DENVER -- Coffee future prices for coffee beans are rising, which could mean higher prices at the ‘pump’ for java drinkers.
Arabica beans accounted for 60 percent of the world’s 153.3 million bags of coffee output last year, with the rest lower-grade robusta used in instant coffees.
Brazil produced about half of last year’s Arabica crop. But the recent dry years in Brazil and disease which has hit beans, have all caused a bit of a shortage in production which in turn could cost you more for a cup of coffee.
“I am not sure how high a cup would have to cost to keep me from making my own or going for the buck cup at McDonald’s,” said Aaron Steinke, who was conducting business over one of his two cups of espresso at St. Mark’s Coffee House on 17th and Vine in Denver.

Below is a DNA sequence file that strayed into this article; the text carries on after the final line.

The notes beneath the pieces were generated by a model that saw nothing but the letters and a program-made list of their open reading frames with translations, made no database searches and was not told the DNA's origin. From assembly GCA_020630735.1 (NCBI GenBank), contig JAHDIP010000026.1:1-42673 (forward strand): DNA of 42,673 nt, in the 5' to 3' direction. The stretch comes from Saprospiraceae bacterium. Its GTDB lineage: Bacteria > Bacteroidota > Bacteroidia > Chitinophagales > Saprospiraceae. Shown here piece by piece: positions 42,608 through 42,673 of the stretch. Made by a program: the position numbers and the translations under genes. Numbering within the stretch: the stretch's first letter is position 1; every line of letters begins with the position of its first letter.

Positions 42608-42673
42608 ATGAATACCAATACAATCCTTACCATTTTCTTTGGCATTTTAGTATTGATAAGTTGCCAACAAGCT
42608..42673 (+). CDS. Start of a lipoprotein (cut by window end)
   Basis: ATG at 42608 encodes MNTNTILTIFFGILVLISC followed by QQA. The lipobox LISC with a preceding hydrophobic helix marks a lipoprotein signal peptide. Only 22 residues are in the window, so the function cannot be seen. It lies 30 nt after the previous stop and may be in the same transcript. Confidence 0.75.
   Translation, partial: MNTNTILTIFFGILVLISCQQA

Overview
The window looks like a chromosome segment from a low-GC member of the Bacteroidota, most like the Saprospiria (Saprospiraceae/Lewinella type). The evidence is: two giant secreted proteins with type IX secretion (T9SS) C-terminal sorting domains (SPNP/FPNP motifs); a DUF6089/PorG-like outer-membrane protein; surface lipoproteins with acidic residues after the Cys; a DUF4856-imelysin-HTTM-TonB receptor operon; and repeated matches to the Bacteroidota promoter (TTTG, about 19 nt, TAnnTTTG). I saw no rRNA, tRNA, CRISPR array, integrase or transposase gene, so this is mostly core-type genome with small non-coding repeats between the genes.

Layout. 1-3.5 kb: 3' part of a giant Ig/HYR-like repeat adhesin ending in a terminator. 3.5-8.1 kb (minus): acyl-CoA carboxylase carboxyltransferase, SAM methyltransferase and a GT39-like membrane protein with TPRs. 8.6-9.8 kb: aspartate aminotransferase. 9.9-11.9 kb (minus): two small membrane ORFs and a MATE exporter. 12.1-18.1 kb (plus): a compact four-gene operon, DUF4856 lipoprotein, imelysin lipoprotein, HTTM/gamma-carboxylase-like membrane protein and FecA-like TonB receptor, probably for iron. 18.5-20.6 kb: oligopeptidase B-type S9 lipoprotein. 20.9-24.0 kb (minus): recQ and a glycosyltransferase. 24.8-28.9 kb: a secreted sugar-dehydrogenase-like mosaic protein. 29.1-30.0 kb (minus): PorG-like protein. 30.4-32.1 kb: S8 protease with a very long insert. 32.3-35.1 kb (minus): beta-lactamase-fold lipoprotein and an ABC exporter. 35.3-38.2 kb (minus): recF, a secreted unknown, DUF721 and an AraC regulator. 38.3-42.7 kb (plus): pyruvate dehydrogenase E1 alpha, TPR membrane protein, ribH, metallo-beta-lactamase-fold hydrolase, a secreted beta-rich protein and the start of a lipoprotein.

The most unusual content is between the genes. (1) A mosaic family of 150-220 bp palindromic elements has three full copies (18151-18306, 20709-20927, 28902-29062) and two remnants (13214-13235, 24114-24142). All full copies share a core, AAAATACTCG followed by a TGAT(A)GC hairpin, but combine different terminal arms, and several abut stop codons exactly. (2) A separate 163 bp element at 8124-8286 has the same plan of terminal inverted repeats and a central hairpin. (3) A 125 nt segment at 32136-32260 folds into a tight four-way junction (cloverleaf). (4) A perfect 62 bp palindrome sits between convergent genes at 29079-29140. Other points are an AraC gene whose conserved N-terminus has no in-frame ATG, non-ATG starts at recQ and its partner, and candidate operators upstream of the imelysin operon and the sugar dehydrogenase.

“If prices get to be like five or six buck a cup, then I may change my habit,” he says.
While prices will hold steady for now, the $80 billion U.S. industry will keep a close eye on how high beans will go.
Futures in New York jumped 85 percent this year to $2.053 a pound. By May, some predict futures may reach $3, the highest since 2011.
For now, most will continue to enjoy their coffee at a price point which doesn’t reflect any futures' hikes that could be passed on going forward.